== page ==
I didn’t want to be too northern biased in this piece, so I asked the “frenetic food plot scientist of Alabama,” Austin Delano, who also heads-up BioLogic’s Research and Development, “How do you notice whitetails reacting to each of these plant varieties throughout the south?” 

Austin said, “I definitely agree with the order. I think deer density, surrounding food sources (or lack of), a deer herd’s familiarity with the plot, and weather conditions during that year are all variables that can determine how fast and when a brassica plot is consumed.” 

He also echoed how important it is to have a “blend” with varying maturity rates and palatability timeframes.

Delano continued, “As far as a north/south comparison, I do think deer consume brassicas earlier in the fall the further north you go. Not just because the onset of cold weather changes the plants, but it also changes a deer’s metabolism and increases their need for heavier carbohydrate foods like brassicas. I also believe that brassica consumption (regardless of type) increases over time and gets earlier in the year when they are planted in the same area every year. In other words, deer that have several generations of exposure to brassicas typically use them earlier and more often.” 

Basically he’s also talking about a learning curve, but now it’s working in the opposite direction, in the deer’s favor. I guess it’s in our favor too.
    
The other great thing about brassicas is not only are they the best attraction I have ever seen, they are without a doubt the absolute best nutrition you can provide for your herd. With an average crude protein content of 32% to 38% (depending on the cultivar and stage of growth) and a TDN (Total Digestible Nutrients)  of over 80%, that would suit me fine, but add to it they yield more than any other planting and they are great for the soil (radishes especially). Check mate! Brassicas win! As I said, best deer food God has ever created.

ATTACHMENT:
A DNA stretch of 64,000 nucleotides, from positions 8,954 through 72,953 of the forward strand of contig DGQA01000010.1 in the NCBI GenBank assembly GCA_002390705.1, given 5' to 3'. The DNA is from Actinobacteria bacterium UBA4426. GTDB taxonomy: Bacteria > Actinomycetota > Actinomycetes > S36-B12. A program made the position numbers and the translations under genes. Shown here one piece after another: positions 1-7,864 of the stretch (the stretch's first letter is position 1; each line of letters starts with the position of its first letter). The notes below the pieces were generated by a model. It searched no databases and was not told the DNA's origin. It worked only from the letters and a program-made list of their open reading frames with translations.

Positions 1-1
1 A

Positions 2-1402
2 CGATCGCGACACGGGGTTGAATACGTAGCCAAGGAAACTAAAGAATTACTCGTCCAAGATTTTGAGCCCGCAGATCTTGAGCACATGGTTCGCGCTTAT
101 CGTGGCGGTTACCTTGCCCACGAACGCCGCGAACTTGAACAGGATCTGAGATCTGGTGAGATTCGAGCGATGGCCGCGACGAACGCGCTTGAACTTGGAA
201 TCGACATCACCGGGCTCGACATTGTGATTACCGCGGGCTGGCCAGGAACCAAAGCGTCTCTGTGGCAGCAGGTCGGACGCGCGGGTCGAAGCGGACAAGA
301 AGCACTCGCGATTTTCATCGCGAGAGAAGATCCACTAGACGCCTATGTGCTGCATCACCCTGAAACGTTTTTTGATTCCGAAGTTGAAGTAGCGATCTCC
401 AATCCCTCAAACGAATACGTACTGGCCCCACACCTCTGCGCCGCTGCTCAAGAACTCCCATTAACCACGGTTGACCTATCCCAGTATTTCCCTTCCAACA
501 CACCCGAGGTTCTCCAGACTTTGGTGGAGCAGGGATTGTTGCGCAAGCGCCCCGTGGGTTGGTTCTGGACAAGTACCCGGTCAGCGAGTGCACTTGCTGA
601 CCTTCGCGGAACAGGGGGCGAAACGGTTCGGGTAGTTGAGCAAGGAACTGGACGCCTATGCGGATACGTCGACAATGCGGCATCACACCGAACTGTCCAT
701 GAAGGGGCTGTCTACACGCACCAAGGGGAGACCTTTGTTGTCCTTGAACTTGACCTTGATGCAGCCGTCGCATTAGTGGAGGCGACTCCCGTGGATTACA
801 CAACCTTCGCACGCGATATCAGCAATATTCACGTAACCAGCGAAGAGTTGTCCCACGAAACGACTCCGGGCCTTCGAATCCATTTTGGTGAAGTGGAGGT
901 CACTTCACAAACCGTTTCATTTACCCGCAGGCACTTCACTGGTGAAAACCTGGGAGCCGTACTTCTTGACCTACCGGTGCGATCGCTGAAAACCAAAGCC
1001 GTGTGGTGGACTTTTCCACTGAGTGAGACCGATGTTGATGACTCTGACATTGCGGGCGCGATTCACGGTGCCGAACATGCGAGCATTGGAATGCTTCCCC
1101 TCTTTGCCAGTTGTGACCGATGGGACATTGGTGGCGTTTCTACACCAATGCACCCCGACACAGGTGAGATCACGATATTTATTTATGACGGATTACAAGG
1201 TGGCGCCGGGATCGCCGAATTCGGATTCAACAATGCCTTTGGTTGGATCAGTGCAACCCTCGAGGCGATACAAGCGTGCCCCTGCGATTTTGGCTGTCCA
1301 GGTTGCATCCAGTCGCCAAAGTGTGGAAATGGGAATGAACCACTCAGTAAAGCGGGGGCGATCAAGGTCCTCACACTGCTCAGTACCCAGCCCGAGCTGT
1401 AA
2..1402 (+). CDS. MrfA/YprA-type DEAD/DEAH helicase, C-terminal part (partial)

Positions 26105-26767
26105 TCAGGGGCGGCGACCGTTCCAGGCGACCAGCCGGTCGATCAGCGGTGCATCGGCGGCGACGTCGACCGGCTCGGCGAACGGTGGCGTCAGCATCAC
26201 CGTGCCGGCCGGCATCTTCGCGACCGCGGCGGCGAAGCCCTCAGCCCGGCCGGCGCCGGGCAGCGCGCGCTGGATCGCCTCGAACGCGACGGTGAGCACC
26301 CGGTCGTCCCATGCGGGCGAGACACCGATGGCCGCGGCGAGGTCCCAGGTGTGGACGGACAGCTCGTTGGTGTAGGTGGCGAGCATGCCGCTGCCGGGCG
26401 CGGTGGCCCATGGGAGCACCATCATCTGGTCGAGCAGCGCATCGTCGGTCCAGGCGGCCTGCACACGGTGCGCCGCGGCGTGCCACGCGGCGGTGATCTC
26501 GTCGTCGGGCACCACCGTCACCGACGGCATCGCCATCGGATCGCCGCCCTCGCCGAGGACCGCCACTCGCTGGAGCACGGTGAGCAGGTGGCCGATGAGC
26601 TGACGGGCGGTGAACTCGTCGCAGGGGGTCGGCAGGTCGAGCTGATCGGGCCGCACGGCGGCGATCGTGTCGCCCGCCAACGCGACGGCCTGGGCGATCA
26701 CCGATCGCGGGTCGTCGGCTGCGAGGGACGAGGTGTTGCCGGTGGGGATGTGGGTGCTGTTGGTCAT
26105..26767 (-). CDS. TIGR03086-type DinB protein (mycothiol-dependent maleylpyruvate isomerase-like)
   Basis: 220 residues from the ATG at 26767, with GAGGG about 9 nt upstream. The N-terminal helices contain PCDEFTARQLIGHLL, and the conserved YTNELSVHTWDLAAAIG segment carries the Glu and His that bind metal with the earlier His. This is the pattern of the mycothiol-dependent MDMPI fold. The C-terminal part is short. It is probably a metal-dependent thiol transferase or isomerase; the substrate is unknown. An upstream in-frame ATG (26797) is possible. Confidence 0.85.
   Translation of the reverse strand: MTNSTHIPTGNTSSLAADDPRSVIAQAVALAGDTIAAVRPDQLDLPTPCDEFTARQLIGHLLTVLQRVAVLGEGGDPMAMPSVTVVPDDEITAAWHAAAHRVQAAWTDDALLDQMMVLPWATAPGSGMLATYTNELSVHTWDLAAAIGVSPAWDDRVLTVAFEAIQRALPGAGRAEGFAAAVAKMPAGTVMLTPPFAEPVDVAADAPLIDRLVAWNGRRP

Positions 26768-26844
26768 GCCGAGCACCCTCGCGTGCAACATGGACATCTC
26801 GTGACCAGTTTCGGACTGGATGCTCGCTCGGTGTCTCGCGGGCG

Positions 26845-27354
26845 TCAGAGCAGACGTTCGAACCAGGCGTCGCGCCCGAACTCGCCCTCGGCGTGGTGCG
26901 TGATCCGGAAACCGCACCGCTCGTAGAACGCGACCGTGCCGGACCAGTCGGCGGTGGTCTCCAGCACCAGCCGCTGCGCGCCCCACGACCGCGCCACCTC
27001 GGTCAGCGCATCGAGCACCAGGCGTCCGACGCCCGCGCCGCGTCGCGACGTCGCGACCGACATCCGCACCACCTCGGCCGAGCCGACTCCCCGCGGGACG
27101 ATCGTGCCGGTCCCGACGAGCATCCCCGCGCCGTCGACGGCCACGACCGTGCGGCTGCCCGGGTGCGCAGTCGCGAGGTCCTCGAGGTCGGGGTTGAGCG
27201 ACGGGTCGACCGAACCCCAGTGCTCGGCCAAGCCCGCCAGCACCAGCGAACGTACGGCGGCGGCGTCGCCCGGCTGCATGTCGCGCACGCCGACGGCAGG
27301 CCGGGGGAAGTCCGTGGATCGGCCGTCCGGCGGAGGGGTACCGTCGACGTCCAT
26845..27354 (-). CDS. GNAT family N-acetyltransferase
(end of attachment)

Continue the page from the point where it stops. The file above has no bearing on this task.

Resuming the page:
deer in brassica field

    
More often than not, I plant my cereals and brassicas separately, for several reasons. However, if a manager wants a fast, simple, “one and done” plot, a blend of cereals and brassicas (and sometimes other plants) together may be your ticket. Blends like Full Draw, Last Bite, Green Patch, or Winter Grass Plus provide brassicas mixed with cereal grains. An annual or bi-annual clover is sometimes added to provide extra nutrition or a flush of nutritious forage reemerging after dormancy the following spring.